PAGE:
Tuesday, May 29, 2012

The riddle of German self-interest

by Martin Wolf

Financial Times

May 29, 2012

How will the crises inside the eurozone end? Many people have asked me this question in the US in recent weeks. How, in particular, might the eurozone move from crisis into stability? To address this question, we need to distinguish three aspects of the turmoil: where the eurozone is going; where Germany wants the eurozone to go; and where the eurozone needs to go.

The eurozone’s current position seems depressingly clear. A number of member countries, two of them – Italy and Spain – being large, already have, or are on the verge of having, governments unable to manage their public debt unassisted. Much of that debt is held by their banks. Many of these have been damaged, particularly in countries that experienced huge real-estate bubbles, large fiscal deficits or both. Governments with weak creditworthiness feel compelled to rescue fragile banking systems that are, in turn, expected to finance the governments trying to support them: the drunks are seeking to stay upright by leaning on one another.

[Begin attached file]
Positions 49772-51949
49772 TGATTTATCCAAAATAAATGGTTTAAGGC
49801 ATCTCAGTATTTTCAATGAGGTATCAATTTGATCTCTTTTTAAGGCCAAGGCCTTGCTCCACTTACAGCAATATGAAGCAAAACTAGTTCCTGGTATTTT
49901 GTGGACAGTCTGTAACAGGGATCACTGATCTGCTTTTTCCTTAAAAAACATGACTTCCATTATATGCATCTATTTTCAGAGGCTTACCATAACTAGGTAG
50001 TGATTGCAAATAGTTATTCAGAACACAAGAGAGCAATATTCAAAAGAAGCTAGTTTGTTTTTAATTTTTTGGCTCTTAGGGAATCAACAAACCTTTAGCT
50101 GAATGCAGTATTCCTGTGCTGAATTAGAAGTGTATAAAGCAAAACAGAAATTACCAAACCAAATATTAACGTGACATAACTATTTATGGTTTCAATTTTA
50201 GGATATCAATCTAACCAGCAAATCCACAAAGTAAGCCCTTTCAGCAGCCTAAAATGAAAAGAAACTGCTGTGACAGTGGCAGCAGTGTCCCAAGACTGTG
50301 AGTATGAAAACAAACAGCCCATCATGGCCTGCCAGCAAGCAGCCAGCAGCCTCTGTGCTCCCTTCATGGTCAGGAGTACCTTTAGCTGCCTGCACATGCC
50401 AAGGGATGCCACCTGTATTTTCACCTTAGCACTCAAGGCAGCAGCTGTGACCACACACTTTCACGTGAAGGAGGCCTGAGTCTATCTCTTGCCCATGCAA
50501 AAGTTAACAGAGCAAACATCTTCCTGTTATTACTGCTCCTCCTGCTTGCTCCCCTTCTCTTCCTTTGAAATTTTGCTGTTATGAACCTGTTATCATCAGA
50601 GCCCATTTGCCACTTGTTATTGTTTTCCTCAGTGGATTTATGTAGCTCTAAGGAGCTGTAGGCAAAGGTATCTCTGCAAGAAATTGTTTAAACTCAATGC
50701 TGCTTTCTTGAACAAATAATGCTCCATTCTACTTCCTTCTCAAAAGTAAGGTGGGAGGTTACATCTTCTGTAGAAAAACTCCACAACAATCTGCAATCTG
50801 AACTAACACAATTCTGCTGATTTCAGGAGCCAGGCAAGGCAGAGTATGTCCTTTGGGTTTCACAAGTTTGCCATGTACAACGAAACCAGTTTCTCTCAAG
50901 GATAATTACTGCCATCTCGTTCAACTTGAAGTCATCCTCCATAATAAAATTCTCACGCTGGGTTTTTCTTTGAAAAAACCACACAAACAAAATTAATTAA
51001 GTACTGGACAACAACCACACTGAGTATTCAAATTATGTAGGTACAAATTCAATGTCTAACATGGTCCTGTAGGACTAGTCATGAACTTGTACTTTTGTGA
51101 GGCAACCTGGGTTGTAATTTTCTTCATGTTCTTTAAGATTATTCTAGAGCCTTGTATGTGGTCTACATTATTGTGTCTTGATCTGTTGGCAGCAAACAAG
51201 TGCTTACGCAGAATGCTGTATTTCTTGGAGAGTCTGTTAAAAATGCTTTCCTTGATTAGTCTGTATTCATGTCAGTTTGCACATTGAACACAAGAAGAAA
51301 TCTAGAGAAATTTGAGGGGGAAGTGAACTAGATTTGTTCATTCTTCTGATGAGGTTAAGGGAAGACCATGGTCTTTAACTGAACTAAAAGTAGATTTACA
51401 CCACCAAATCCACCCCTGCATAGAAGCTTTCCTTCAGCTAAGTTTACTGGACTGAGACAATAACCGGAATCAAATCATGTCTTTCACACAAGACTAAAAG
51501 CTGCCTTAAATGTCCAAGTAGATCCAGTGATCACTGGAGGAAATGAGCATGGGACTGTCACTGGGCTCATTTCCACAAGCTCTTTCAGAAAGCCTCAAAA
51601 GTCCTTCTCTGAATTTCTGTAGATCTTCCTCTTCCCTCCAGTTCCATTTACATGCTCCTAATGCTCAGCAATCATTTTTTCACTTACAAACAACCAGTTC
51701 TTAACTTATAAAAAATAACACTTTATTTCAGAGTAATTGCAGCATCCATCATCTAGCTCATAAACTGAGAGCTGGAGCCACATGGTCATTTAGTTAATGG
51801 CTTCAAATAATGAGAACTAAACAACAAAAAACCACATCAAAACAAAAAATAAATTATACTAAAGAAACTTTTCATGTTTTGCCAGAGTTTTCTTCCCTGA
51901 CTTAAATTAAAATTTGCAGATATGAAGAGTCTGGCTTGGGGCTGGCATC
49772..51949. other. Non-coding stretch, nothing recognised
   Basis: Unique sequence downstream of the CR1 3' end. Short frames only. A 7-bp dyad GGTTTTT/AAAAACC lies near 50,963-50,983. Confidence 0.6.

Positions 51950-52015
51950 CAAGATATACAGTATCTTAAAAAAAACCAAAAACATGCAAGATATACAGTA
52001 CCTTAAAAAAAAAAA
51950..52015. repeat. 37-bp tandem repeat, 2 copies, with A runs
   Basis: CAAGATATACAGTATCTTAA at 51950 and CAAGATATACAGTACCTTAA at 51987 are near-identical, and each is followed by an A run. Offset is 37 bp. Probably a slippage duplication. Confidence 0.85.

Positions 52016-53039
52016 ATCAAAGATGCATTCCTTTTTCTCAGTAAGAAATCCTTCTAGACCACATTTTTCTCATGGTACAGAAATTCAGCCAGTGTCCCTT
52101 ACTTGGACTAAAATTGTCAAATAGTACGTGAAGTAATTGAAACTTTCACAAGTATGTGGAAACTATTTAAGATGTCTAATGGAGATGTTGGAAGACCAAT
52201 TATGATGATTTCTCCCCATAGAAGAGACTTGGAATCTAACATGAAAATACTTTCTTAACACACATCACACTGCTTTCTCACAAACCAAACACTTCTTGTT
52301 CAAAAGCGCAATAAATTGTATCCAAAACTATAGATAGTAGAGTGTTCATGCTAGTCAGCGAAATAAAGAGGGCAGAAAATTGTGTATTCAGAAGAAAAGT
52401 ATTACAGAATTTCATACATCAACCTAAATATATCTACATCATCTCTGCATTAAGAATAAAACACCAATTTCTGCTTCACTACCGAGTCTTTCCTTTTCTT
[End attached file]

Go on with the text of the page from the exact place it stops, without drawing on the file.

Governments are also required to attempt fiscal austerity when private sectors are retrenching: between 2007 and 2012, the financial balance of the private sector shifted from deficit towards surplus by 16 per cent of gross domestic product in Spain (see chart). Austerity further weakens both economies and banks. This, in turn, raises unemployment and lowers government revenue, rendering fiscal austerity ineffective. Meanwhile, slack demand in the core reinforces economic weakness in the periphery, rather than offsets it.

With banks impaired, private demand damaged, government demand contracting and external demand weak, the fragile economies are likely to have smaller output and higher unemployment two or three years hence than now. The reward for pain today is pain tomorrow.


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